Dr. Sims says the dose you may need depends on the severity of your cramps and other factors. Ask your doctor about the best magnesium intake for you.

10. Birth Control Pills May Lessen Painful Cramping, Too

The odds are that your birth control pills may help relieve painful cramps, as reported in a Cochrane review of 10 studies that was published in October 2009. Experts didn’t find any difference between low- or medium-dose estrogen contraceptives in producing pain relief for period cramps. But oral contraceptives come with side effects for some, which may include spotting, breast tenderness, nausea, and low sex drive — in addition to a higher risk of blood clots.

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A couple of months ago, a study showed that menstrual cramps can be as painful as a heart attack. What I felt when I read this was satisfaction. Finally, after years of sucking up torturous menstrual cramps, my pain was credited for. Finally some valid source of evidence proving I was not just being hysterical or exaggerating about “period pain”.

Are severe menstrual cramps normal?

Menstrual cramps are normal and a common sympton especially the days before or the first days of your menstrual cycle. But the moment they interfere with your everyday life, meaning you can’t participate in social activities or go to work, you should talk to your doctor about it.

How to relieve menstrual cramps naturally

I did a lot of googling on menstrual cramps and how to best treat them naturally. So far, my solution was ibuprofen, not very natural.

I wanted to look for solutions that support my body and hopefully, reduce the cramps and hence, my ibuprofen intake.

In a perfect world, the first day of my period would consist of loads of me-time, lots of sleep, slow PMS-Yoga, healthy foods and drinking litres of herbal tea and access to all the snacks I fancy. That’s my personal period-utopia but it is not always compatible with work and, well, life.

Running errands and keeping up the speed of my normal every day to day chores while having painful menstrual cramps is, simply put, hell. I know that better than anybody so I went looking for a solution that is more than just painkillers.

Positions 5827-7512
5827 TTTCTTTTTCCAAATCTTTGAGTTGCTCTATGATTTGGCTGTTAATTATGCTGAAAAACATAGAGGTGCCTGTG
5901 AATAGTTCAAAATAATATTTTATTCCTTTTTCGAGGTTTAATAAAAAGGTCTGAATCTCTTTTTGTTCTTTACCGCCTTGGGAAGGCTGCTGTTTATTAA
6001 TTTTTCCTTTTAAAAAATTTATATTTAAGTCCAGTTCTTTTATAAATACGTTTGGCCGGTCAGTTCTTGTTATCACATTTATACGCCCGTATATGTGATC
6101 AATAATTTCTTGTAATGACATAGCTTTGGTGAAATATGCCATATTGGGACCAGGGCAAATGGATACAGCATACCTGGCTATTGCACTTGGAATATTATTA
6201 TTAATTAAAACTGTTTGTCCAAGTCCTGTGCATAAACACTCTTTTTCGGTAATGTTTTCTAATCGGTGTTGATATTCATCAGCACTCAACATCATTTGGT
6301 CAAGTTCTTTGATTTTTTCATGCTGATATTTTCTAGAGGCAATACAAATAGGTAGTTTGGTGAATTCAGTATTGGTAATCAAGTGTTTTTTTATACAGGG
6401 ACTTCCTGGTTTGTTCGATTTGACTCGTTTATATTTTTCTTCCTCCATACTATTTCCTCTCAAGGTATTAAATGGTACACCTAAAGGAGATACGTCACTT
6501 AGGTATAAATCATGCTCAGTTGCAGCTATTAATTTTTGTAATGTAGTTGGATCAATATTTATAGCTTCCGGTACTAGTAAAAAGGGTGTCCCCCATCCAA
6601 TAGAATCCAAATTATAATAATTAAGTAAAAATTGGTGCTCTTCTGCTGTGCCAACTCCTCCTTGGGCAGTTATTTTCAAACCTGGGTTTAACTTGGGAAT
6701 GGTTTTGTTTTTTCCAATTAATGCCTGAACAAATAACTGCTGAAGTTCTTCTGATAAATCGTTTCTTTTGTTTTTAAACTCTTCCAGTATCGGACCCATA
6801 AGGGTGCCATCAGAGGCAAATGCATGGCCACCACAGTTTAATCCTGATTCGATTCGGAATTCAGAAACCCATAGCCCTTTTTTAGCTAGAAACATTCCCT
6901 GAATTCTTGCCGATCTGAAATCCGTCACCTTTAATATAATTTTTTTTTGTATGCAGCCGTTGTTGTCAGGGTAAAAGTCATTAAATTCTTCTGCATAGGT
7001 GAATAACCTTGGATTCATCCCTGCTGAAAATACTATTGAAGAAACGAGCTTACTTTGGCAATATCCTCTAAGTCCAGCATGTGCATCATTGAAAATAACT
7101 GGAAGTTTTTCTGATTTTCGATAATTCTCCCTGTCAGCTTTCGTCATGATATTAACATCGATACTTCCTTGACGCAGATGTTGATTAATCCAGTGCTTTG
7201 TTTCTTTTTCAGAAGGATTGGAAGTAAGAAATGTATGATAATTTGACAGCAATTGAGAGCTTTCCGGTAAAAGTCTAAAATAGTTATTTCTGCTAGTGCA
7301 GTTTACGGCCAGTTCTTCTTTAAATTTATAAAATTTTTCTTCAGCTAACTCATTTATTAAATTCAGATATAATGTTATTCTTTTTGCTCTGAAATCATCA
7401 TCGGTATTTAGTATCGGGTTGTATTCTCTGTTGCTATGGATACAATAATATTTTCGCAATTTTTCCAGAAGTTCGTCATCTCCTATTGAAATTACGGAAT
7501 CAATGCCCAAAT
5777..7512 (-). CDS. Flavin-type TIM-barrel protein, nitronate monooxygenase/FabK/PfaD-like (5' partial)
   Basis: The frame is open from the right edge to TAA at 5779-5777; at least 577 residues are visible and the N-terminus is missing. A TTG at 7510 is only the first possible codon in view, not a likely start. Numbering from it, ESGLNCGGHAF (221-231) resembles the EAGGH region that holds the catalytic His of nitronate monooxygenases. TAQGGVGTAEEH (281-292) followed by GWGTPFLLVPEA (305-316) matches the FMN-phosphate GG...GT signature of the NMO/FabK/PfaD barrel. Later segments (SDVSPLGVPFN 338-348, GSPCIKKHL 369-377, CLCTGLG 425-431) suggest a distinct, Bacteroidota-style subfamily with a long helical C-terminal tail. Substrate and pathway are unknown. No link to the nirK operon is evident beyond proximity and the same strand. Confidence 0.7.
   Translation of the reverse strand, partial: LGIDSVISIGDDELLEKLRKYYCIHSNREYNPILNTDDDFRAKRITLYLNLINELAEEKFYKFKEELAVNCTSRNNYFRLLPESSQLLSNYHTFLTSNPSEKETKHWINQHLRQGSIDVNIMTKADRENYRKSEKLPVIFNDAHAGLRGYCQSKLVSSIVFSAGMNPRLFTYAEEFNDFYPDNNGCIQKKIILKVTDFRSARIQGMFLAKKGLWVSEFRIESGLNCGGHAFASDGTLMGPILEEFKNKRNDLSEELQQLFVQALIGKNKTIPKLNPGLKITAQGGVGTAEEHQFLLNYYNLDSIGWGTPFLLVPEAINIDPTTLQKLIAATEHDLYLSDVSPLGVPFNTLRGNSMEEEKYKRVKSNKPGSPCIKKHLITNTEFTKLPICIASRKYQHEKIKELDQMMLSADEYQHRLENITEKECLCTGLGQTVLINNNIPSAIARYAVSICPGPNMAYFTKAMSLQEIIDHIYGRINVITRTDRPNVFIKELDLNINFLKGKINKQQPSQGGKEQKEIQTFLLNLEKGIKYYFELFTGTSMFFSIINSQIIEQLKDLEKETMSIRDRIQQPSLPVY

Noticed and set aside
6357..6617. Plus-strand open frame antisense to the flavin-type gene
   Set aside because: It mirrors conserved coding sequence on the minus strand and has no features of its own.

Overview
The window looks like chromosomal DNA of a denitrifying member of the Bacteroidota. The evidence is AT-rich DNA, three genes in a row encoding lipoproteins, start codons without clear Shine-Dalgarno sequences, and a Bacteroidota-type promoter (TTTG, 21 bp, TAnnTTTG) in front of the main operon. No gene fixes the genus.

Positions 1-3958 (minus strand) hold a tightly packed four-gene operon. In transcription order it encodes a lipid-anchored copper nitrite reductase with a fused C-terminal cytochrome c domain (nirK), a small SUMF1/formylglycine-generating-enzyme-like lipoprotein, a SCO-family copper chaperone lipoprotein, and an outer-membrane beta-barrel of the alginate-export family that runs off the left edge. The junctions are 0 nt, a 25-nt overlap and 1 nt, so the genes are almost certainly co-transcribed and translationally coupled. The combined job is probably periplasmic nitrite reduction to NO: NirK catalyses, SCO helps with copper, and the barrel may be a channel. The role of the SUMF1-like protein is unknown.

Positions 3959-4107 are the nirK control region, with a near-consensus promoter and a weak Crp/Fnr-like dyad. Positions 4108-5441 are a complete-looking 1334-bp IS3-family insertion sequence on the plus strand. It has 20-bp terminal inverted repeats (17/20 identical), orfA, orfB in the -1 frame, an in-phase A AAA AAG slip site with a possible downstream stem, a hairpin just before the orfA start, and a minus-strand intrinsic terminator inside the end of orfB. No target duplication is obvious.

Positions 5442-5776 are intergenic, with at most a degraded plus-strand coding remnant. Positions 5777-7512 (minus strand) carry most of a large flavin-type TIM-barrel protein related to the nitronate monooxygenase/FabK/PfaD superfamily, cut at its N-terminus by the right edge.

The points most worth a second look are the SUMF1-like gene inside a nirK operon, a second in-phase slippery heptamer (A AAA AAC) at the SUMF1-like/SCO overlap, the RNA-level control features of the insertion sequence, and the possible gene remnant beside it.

3 Important Things To Keep In Mind:

The key when you want to relieve menstrual cramps naturally lies in the following:

-) Accept them, don’t hate your body for them and work towards relieving pain in the most gentle way. Like I said, I’m not a big fan of just taking a bunch of painkillers and going on with your day full power as if nothing were going on in uterus town. It’s basically shedding its inner tissue – that is not nothing and takes up lots of energy.

-) If you feel like cancelling appointments, do it. Give your body the rest it needs, as best as you can. You’re not a machine that has to function to everyone’s satisfaction 24/7 every day of the month. If you think of what your body is going through when it prepares for menstruation or during menstruation, grant it the rest it deserves.

-) Feed your body and soul with good things. A huge game-changer for me was switching from tampons to a Ruby Cup. My cramps decreased. And not having to change tampons every couple of hours felt like giving my vagina a soul vacation. I felt like through using my menstrual cup, I got more in touch with my body. I started listening to it, eating healthy and using more natural products to enhance my well-being.